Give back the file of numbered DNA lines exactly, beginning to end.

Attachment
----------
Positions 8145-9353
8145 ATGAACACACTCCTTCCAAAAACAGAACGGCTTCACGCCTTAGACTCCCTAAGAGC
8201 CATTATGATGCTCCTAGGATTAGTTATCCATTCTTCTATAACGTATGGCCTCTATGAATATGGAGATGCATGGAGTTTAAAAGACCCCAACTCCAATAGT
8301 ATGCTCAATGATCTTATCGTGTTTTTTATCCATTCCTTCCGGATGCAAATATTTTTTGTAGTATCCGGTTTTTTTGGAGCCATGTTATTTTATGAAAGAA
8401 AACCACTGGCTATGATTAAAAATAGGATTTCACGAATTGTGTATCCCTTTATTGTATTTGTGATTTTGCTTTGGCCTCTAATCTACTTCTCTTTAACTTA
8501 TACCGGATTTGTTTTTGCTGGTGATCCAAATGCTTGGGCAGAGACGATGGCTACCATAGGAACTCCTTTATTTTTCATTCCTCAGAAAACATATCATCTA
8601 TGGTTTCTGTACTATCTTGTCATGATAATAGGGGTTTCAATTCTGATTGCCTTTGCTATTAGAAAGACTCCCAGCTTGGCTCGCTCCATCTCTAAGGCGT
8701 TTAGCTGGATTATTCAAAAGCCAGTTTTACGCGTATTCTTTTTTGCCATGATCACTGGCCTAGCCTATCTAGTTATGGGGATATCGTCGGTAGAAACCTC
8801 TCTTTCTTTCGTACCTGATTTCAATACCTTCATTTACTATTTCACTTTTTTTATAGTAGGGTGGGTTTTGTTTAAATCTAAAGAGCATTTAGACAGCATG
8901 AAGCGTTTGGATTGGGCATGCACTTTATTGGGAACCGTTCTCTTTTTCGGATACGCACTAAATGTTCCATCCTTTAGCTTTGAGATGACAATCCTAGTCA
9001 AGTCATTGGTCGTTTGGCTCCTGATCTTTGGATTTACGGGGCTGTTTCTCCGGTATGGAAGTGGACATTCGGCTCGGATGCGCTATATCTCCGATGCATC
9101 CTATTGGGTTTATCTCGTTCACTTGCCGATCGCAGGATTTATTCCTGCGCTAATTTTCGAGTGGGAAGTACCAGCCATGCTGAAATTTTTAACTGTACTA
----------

Positions 8145-9353
8145 ATGAACACACTCCTTCCAAAAACAGAACGGCTTCACGCCTTAGACTCCCTAAGAGC
8201 CATTATGATGCTCCTAGGATTAGTTATCCATTCTTCTATAACGTATGGCCTCTATGAATATGGAGATGCATGGAGTTTAAAAGACCCCAACTCCAATAGT
8301 ATGCTCAATGATCTTATCGTGTTTTTTATCCATTCCTTCCGGATGCAAATATTTTTTGTAGTATCCGGTTTTTTTGGAGCCATGTTATTTTATGAAAGAA
8401 AACCACTGGCTATGATTAAAAATAGGATTTCACGAATTGTGTATCCCTTTATTGTATTTGTGATTTTGCTTTGGCCTCTAATCTACTTCTCTTTAACTTA
8501 TACCGGATTTGTTTTTGCTGGTGATCCAAATGCTTGGGCAGAGACGATGGCTACCATAGGAACTCCTTTATTTTTCATTCCTCAGAAAACATATCATCTA
8601 TGGTTTCTGTACTATCTTGTCATGATAATAGGGGTTTCAATTCTGATTGCCTTTGCTATTAGAAAGACTCCCAGCTTGGCTCGCTCCATCTCTAAGGCGT
8701 TTAGCTGGATTATTCAAAAGCCAGTTTTACGCGTATTCTTTTTTGCCATGATCACTGGCCTAGCCTATCTAGTTATGGGGATATCGTCGGTAGAAACCTC
8801 TCTTTCTTTCGTACCTGATTTCAATACCTTCATTTACTATTTCACTTTTTTTATAGTAGGGTGGGTTTTGTTTAAATCTAAAGAGCATTTAGACAGCATG
8901 AAGCGTTTGGATTGGGCATGCACTTTATTGGGAACCGTTCTCTTTTTCGGATACGCACTAAATGTTCCATCCTTTAGCTTTGAGATGACAATCCTAGTCA
9001 AGTCATTGGTCGTTTGGCTCCTGATCTTTGGATTTACGGGGCTGTTTCTCCGGTATGGAAGTGGACATTCGGCTCGGATGCGCTATATCTCCGATGCATC
9101 CTATTGGGTTTATCTCGTTCACTTGCCGATCGCAGGATTTATTCCTGCGCTAATTTTCGAGTGGGAAGTACCAGCCATGCTGAAATTTTTAACTGTACTA